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Anything is art if an artist says it is. – Marcel Duchamp

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But wait. That’s not true. The phenomenon of governments, and in particular the United States government, deciding what is art or not is not abstract (so to speak). I too, at public gatherings in the early 1990s, railed against Jesse Helms and his ilk. I too advocated to free the yams and urine. Mine wasn’t the first degenerate generation, and we won’t be the last.

Goebbels views the Degenerate Art exhibition, 1937. Image courtesy of Wikipedia.

Goebbels views the Degenerate Art exhibition, 1937. Image courtesy of Wikipedia.

Isn’t eliminating the cloud cuckoo land chasm between art and life the entire goal of 20th-century art? Where does one draw the line (so to speak) between them? Indeed, this was the specific question asked by Justice Kagan.

In an article in the Washington Post about the case, Roxanne Roberts wrote “And so the intersection of cake and art is complicated, to say the least.” This gets my vote as quote of the year.  Where, exactly do cake and art intersect? Other than existing in the same universe, I’m not sure. I think they exist in the same intersecting place as art and grass, or art and roller coasters, or art and tires. Hmm…

Gene Pool, Grass Car and Grass Suits, 1992, Art Car Parade, Houston (L. to R. - Gene Pool, Sasha Sumner, the author.)

Gene Pool, Grass Car and Grass Suits, 1992, Art Car Parade, Houston (L. to R. – Gene Pool, Sasha Sumner, Michael Galbreth)

 

Carlsten Höller, Untitled (Slide), 2011. Installation view: Carsten Höller: Experience, New Museum, NYC. Photo: Benoit Pailley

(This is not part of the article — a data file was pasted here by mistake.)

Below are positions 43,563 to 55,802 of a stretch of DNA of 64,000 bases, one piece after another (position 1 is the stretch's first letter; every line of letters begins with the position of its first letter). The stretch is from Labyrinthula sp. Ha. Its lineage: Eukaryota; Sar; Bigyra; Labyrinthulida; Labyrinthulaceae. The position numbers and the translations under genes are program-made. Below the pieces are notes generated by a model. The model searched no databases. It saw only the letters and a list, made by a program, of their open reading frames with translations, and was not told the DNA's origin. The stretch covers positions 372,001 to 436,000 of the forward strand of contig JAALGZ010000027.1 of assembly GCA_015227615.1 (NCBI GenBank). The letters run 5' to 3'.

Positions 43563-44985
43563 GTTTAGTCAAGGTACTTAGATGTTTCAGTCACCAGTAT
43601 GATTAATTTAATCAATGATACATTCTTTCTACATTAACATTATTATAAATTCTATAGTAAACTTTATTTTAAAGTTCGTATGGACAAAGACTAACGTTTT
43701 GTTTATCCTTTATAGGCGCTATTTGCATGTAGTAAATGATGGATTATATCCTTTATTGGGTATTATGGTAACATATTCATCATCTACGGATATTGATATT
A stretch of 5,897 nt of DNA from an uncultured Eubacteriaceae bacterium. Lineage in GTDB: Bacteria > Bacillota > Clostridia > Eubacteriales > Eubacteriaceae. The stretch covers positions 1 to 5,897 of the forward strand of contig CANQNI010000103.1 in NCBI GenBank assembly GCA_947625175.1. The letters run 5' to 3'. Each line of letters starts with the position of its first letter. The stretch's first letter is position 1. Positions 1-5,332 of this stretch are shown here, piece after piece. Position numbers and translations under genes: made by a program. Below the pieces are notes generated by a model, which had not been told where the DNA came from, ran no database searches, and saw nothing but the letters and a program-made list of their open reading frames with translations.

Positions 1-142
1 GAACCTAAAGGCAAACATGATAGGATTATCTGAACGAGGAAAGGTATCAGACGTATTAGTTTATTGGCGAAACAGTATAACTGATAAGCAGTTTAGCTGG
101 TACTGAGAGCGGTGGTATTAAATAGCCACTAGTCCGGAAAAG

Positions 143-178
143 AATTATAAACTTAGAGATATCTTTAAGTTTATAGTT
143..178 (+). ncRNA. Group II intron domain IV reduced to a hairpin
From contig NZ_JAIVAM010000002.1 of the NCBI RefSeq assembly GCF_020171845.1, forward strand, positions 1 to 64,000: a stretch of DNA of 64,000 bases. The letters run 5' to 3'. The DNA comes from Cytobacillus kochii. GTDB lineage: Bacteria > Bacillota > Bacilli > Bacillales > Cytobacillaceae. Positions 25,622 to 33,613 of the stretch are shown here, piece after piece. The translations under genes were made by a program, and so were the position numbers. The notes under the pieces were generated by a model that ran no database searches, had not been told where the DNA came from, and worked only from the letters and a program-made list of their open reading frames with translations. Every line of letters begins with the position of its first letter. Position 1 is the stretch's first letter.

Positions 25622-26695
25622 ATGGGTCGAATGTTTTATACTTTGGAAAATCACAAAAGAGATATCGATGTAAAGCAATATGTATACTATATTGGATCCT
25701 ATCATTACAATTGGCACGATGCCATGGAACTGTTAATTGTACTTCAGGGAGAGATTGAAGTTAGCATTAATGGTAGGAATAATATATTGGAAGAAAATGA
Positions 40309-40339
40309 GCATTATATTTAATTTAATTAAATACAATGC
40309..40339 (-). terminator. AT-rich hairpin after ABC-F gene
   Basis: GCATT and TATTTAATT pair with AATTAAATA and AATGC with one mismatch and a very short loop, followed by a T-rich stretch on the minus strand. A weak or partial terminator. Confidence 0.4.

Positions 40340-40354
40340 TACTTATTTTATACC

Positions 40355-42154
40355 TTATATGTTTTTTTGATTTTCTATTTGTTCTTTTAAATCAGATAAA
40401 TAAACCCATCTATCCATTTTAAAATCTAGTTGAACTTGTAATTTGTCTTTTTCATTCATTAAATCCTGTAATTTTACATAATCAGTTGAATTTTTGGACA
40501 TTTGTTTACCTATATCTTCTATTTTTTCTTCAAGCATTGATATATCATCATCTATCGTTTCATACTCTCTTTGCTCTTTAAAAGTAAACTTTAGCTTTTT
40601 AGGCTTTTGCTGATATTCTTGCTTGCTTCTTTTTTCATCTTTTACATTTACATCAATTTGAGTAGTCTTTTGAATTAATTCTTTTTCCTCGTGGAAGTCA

Carlsten Höller, Untitled (Slide), 2011. Installation view: Carsten Höller: Experience, New Museum, NYC. Photo: Benoit Pailley

 

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Art is anything you can get away with. – Marshall McLuhan

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Claes Oldenburg, Floor Cake, 1962

Claes Oldenburg, Floor Cake, 1962

I am for ready-to-cook art, eat better art, ham art, pork art, chicken art, tomato art, banana art, apple art, turkey art, cake art, cookie art… I am for an art that grows up not knowing it is art at all… – Claes Oldenburg

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Many people mistake art with design, and good art with elaborate and/or high-end design. It may be sometimes, but that it not its essence. If it is, it is not what I do nor the art that I am interested in.

If baking is not expression any more than walking is, and if a cake is not art, and if it’s nothing more than mixed and decorated flour and sugar (actually, pretty sculptural now that I think about it) then Phillips is indeed nothing more than a bigoted asshole who has broken the law and that’s that. But every time I reach this conclusion, I snatch from out of thin air examples of art work and artists who directly and convincingly contradict this conclusion. The problem escalates into a gigantic, logically explosive uh-oh. It’s not only turtles all the way down, there are infinite amounts and varieties of turtles extending infinitely in all directions. If everything is art, then nothing is art. If everyone is special, then no one is.